“The first LGBT Latino lawmaker in Florida’s history,” he said. “That’s something that has new meaning, after Pulse because 90 percent of the victims were Latino. And, most of them were LGBTQ. Our community—the queer Latinx community—has never had a seat at the table in state government. And, now that we do, there are a lot of issues that affect our community that I understand as someone who sits at that intersection of oppression.”

So, Guillermo Smith says among the legislative causes he’ll be championing as a result of Pulse is gun safety.

“Like other minority communities, LGBT Floridians are the target of hate violence and that problem has been compounded by easy access to assault weapons and that was a deadly combination as we saw in Pulse,” he added. “We saw a radical American homophobe, who decided he wanted to inflict this horrific act of violence, particularly against LGBT people of color. And, he was able to enter a nightclub and use a weapon—which I would consider a weapon of mass destruction, and within minutes take the lives of 49 people.”

He says he’s also considering sponsoring the Florida Competitive Workforce Act, a bill barring employers from discriminating against people based on sexual orientation and gender identity.

“Especially in a world where now after the tragedy of Pulse, people are wondering what type of state do we live in,” Guillermo Smith added. “And, that’s why I think it’s so important that the Legislature and that our state leaders including the Governor send a message that Florida is a place that does not tolerate discrimination against anyone including gay and transgender Floridians. And, they should do that by passing the Florida Competitive Workforce Act.”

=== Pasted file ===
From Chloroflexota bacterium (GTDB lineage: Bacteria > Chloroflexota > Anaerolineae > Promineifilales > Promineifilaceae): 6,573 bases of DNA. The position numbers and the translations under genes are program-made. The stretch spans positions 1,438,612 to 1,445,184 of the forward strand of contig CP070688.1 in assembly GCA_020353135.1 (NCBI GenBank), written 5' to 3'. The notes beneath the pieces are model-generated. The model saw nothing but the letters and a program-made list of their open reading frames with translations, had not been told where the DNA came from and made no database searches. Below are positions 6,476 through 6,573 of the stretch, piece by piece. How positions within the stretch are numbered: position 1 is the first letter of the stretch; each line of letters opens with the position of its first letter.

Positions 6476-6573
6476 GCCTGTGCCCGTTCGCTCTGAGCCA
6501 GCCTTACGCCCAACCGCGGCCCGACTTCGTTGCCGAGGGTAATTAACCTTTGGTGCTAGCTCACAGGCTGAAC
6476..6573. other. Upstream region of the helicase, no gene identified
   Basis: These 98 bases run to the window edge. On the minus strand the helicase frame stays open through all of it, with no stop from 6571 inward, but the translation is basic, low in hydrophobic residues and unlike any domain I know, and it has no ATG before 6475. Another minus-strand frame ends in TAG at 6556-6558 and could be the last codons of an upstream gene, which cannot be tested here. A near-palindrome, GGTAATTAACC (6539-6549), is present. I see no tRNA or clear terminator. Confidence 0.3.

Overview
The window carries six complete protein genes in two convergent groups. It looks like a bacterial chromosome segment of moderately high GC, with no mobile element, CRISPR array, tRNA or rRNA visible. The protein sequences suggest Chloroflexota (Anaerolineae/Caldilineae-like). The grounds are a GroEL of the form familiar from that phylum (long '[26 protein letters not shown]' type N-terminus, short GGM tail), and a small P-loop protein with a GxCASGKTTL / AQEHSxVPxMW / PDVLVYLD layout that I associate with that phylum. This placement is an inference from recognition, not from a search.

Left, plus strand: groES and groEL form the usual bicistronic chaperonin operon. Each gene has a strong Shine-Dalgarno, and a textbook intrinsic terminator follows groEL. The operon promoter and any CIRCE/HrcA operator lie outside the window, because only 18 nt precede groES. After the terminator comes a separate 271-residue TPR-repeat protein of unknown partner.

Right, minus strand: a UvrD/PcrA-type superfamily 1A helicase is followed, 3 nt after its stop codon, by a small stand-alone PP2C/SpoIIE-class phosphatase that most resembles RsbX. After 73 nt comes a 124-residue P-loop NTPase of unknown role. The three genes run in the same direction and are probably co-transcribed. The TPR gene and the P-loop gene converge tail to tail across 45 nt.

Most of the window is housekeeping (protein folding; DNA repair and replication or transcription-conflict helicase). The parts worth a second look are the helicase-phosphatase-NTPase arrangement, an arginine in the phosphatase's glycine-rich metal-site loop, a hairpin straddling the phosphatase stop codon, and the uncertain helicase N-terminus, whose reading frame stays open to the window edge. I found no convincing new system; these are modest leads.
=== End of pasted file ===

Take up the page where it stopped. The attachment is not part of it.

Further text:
The bill has been filed for several years, but only got its first official hearing this year. It failed on a 5-5 vote. But, Guillermo Smith says he’s hopeful for 2017. Since the Pulse tragedy, he says the bill has received even more support from Republicans.

Meanwhile, Governor Rick Scott’s proposed budget is already reflecting the Pulse tragedy. It’s slated to include a five percent pay raise for the state’s 4,000 law enforcement officers from different agencies.

“If you’ve looked at what we’ve gone through with Pulse and the Hurricanes, this is the right thing to do,” said Scott.

Scott also says it’s a tough time for law enforcement as some seek to commit violent acts against the group. And, Jerry Demings agrees. The Orange County Sheriff is also the Florida Sheriffs Association President.

Demings says with the state continuing to grow, law enforcers needs to enhance their abilities to gather criminal intelligence information.

“Especially with the incidents here in Orlando this Summer, we are going to have to continue being vigilant regarding our counterterrorism efforts,” said Demings. “And, that will be a significant issue for Florida, going forward in this next year. There may be legislation introduced regarding our abilities to maintain records and create surveillance, etc. related to those issues that will have a nexus to federal law and state law.”

He adds post-Pulse, he’s glad Governor Scott also intends to increase the Florida Department of Law Enforcement’s budget, especially when it comes to counterterrorism efforts.

For more news updates, follow Sascha Cordner on Twitter: @SaschaCordner.